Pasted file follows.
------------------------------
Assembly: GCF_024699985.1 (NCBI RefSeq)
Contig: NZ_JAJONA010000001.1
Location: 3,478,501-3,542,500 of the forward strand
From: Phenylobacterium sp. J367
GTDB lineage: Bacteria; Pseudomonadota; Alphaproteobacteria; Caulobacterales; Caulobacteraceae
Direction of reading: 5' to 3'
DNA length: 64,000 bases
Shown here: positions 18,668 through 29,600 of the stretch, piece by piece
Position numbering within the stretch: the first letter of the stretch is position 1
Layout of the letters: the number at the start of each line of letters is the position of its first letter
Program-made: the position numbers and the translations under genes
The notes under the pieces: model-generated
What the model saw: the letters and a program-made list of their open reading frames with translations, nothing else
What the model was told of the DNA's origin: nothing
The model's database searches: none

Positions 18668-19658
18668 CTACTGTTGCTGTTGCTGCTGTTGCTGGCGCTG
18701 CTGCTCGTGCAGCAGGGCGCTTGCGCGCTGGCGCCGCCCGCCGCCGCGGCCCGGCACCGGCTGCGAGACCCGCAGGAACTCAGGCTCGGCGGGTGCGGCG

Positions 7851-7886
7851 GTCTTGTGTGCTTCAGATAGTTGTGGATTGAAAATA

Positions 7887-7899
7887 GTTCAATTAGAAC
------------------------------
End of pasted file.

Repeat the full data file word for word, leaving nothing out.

Assembly: GCF_024699985.1 (NCBI RefSeq)
Contig: NZ_JAJONA010000001.1
Location: 3,478,501-3,542,500 of the forward strand
From: Phenylobacterium sp. J367
GTDB lineage: Bacteria; Pseudomonadota; Alphaproteobacteria; Caulobacterales; Caulobacteraceae
Direction of reading: 5' to 3'
DNA length: 64,000 bases
Shown here: positions 18,668 through 29,600 of the stretch, piece by piece
Position numbering within the stretch: the first letter of the stretch is position 1
Layout of the letters: the number at the start of each line of letters is the position of its first letter
Program-made: the position numbers and the translations under genes
The notes under the pieces: model-generated
What the model saw: the letters and a program-made list of their open reading frames with translations, nothing else
What the model was told of the DNA's origin: nothing
The model's database searches: none

Positions 18668-19658
18668 CTACTGTTGCTGTTGCTGCTGTTGCTGGCGCTG
18701 CTGCTCGTGCAGCAGGGCGCTTGCGCGCTGGCGCCGCCCGCCGCCGCGGCCCGGCACCGGCTGCGAGACCCGCAGGAACTCAGGCTCGGCGGGTGCGGCG

Positions 7851-7886
7851 GTCTTGTGTGCTTCAGATAGTTGTGGATTGAAAATA

Positions 7887-7899
7887 GTTCAATTAGAAC